Maren Schmidt: When development is off track

Maren Schmidt, Kids Talk

Maren Schmidt's "Kids Talk" column appears Tuesdays in the Craig Daily Press.

"Is my child going through a stage or is something wrong?" is a question that runs though our minds, usually in the wee hours of the morning. We worry because the question addresses the art of being a parent, that is, knowing when to act and when to step back and watch.

For the young child, learning skills and appropriate behavior doesn't follow a straight line. Instead it is a zigzag path of peaks and valleys. As parents, we can be mystified when Wednesday night, Sarah can get her pajamas on all by herself, and on Thursday she can't and cries in frustration.

It requires a lot of patience, (I'm talking mythical and biblical here), for us as parents and teachers to deal with these ups and downs. It is important for us to follow through when giving instructions. For example, if you've asked your four-year-old to set the table for dinner, you need to be prepared to reteach the skill, or walk through the job with your child, and then remind them to do it each night, until he or she can be fully responsible. While learning to set the table, children have many details to remember, such as how many places to set, where to place the plates and utensils, filling water glasses, etc. We need to be there to assure success.

Learning skills and memorizing rules of behavior can take frequent repetition for child and parent. One familiar lament, we might remember from our childhoods, is "How many times do I have to tell you to close the door?" We need to understand the answer may be a "few gad zillion."

Certain skills may take a long time to develop. If you are concerned that your child is not developing an age appropriate skill, write down in your calendar one month ahead the desired skill, such as "close the door properly." When you see on the calendar after a month of reteaching, the skill has not progressed, visit with your pediatrician about your concerns.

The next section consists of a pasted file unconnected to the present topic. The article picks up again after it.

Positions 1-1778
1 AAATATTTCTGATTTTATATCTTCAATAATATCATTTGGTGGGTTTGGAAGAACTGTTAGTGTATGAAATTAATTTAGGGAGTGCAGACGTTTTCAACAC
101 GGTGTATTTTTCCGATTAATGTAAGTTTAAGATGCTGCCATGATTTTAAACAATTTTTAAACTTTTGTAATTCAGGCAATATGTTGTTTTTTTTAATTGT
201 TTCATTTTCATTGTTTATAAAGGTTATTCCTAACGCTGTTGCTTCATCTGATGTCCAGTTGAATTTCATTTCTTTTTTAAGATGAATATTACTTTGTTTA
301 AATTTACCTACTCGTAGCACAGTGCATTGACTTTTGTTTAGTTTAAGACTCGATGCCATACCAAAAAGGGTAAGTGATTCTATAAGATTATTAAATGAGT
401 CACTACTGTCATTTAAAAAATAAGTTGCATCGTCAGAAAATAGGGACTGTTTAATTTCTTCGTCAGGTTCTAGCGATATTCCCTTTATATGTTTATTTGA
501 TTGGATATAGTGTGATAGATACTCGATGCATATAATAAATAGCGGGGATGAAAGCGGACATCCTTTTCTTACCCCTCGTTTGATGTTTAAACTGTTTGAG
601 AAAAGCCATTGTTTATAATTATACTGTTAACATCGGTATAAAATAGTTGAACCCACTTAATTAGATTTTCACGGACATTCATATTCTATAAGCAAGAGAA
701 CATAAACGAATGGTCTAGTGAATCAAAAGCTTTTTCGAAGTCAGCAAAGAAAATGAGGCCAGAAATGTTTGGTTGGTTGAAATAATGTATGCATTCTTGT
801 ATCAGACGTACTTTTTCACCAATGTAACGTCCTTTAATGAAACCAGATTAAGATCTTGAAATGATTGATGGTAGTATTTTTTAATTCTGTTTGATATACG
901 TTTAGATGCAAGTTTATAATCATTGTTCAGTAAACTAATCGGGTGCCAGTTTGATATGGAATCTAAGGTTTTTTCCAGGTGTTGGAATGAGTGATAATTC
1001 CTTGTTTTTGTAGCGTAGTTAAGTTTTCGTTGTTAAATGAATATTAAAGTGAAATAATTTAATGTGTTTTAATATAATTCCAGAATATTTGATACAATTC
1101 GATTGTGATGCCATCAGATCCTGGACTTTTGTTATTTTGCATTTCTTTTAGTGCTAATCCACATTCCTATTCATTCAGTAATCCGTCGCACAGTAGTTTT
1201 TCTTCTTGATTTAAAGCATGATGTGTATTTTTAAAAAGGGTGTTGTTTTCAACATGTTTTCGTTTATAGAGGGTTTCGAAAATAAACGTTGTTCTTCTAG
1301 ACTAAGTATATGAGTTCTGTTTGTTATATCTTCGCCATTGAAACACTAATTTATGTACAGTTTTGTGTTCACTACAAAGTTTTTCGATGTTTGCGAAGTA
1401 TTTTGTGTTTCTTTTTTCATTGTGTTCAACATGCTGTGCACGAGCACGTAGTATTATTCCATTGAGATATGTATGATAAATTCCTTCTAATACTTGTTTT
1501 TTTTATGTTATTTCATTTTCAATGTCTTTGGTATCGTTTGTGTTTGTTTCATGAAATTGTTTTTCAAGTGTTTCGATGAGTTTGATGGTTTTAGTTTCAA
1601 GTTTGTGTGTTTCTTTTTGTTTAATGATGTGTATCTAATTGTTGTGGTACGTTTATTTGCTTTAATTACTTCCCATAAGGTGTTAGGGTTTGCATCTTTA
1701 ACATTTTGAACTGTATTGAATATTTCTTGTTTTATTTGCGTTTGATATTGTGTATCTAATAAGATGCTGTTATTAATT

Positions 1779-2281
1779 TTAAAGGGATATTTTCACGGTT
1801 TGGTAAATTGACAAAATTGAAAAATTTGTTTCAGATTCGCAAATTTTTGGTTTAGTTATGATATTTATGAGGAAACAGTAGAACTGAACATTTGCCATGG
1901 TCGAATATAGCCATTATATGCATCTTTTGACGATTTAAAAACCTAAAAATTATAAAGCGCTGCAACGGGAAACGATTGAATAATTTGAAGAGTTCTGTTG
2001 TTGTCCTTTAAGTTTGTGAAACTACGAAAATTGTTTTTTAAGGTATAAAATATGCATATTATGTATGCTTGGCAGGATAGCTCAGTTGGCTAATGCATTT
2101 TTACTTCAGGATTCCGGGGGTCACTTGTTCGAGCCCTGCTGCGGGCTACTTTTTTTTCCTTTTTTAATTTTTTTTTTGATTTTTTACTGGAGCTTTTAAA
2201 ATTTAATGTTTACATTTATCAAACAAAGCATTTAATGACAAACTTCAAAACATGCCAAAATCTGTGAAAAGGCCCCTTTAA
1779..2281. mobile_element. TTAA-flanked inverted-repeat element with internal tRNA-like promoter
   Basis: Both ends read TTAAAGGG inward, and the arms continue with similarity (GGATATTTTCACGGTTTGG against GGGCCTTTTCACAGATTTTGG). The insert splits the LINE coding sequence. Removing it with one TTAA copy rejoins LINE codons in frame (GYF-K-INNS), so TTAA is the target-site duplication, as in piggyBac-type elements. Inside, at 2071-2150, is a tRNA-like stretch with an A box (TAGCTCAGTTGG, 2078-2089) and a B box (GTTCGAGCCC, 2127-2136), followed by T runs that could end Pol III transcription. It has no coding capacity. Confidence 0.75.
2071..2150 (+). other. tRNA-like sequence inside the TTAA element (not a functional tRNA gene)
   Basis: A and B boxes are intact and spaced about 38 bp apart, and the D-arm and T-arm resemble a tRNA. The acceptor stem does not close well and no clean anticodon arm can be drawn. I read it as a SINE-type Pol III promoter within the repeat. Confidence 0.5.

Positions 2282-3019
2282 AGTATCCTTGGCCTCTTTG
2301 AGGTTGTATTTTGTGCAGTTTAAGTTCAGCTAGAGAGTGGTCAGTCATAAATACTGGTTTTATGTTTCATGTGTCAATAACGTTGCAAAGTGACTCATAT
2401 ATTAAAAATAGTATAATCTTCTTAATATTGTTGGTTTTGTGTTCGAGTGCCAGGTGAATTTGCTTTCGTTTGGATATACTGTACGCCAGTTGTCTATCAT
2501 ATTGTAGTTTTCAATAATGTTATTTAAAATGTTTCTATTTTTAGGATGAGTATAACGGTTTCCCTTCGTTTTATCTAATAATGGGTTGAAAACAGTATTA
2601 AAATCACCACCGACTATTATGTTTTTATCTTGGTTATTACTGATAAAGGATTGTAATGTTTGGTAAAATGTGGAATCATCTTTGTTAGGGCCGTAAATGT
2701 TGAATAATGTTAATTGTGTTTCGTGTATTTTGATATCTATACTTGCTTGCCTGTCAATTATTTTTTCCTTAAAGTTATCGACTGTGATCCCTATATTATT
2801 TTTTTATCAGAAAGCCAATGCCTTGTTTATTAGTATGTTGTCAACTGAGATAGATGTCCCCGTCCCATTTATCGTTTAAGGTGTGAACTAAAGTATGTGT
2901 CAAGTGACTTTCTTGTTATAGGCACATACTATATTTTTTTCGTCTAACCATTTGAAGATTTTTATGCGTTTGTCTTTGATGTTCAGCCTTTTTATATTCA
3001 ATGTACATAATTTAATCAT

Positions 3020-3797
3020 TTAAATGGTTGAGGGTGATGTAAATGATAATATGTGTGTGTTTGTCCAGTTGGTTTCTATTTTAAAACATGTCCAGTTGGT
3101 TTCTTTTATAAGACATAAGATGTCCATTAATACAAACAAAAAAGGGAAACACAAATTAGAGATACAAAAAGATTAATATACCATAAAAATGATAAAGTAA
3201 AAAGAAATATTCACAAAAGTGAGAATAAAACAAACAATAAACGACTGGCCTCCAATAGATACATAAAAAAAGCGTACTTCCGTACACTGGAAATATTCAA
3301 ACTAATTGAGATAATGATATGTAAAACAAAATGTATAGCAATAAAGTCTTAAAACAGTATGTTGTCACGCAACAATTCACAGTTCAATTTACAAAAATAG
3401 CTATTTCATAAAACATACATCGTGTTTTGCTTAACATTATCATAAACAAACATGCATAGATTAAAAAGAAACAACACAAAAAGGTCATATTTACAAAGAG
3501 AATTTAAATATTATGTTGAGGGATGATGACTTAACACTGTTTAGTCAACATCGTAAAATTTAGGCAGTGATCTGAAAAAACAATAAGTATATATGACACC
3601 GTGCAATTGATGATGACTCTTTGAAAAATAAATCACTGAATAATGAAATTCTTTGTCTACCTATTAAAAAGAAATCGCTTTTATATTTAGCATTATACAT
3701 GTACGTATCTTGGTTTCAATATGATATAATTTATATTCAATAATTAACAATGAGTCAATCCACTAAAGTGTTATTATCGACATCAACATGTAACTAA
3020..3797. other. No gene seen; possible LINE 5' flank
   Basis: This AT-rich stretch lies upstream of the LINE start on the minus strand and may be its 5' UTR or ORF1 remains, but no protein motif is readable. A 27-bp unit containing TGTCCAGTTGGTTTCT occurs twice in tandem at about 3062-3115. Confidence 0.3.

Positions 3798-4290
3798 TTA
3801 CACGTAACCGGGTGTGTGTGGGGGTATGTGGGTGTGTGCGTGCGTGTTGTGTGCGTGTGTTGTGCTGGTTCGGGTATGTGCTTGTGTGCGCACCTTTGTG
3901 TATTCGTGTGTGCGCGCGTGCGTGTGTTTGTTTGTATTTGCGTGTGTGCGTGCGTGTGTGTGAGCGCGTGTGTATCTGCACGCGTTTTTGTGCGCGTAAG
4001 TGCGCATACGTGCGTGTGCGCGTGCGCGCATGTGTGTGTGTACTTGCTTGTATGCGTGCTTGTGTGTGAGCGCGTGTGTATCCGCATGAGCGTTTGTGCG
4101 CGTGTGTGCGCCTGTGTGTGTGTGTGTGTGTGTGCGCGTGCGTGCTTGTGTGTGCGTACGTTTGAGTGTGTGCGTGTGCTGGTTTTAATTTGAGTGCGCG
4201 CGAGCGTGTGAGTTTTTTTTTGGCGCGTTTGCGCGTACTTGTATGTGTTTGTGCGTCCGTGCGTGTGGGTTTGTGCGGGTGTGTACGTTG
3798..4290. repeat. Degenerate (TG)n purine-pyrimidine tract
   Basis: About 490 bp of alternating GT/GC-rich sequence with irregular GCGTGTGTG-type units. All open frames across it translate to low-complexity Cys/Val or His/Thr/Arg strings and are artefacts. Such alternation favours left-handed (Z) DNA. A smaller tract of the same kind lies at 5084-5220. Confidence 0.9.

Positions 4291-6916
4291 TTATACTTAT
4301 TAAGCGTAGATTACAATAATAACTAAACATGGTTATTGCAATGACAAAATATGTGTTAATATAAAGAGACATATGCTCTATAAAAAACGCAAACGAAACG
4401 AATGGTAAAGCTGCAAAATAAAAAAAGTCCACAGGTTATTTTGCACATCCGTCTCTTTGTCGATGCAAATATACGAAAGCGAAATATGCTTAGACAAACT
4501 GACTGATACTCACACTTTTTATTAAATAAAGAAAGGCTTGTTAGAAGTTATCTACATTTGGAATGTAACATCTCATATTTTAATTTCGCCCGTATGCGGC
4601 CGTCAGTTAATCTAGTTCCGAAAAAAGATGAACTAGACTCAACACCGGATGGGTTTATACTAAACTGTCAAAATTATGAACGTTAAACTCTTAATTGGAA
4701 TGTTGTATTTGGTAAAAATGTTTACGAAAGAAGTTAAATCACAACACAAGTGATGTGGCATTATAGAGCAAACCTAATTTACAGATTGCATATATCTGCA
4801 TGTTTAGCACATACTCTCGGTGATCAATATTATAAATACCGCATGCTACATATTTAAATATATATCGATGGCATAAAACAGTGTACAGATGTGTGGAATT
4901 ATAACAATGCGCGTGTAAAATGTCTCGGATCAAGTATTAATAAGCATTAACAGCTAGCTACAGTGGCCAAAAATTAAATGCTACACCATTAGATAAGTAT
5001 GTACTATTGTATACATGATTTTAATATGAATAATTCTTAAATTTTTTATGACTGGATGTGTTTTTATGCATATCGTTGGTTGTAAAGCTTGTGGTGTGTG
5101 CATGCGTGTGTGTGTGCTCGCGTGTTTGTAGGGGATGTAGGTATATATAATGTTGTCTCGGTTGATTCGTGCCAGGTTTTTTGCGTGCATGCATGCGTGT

Behavior is, of course, a key component to our children's development. In normal development, we should observe children that are joyful, pleasant, eager to please and connected to their families and homes. Two "emotional vitamins" for proper child development, recommended by Robert Shaw, M.D., are clear structure and expectations.

Dr. Robert Shaw, author of "The Epidemic: The Rot of American Culture, Absentee and Permissive Parenting," and "The Resultant Plague of Joyless, Selfish Children," says that "excessive tantrums, persistent bedtime issues and aggression towards playmates" are signs that development is going awry in the three to six-year-old. These behaviors are a cry from the child for the parent to take charge and provide clear family structure and expectations for behavior. If unacceptable behaviors are given in to and the child placated, you have started on the path to a defiant, unruly child. Left unchallenged, the child's behavior will become more and more difficult to handle.

As parents and teachers, we need to observe our children's behavior. If a behavior, such as not closing a door properly, is due to weak skills, we need to teach and reteach the skill, then wait and watch. If the behavior is defiant, rude, unkind or aggressive, we need to act immediately to stop it. We can eliminate tantrums, along with defiant, aggressive and unkind behaviors, by providing clear structure and expectations.

When you are lying awake at night, concerned about your child's behavior, ask yourself these two questions:

1. Is my child's behavior because of the need to learn a skill?

2. Is my child's behavior because of a lack of clear expectations for behavior and clear family structure?

With the answers to these two questions, you'll know what you need to do.

Next week: Teaching Forgiveness

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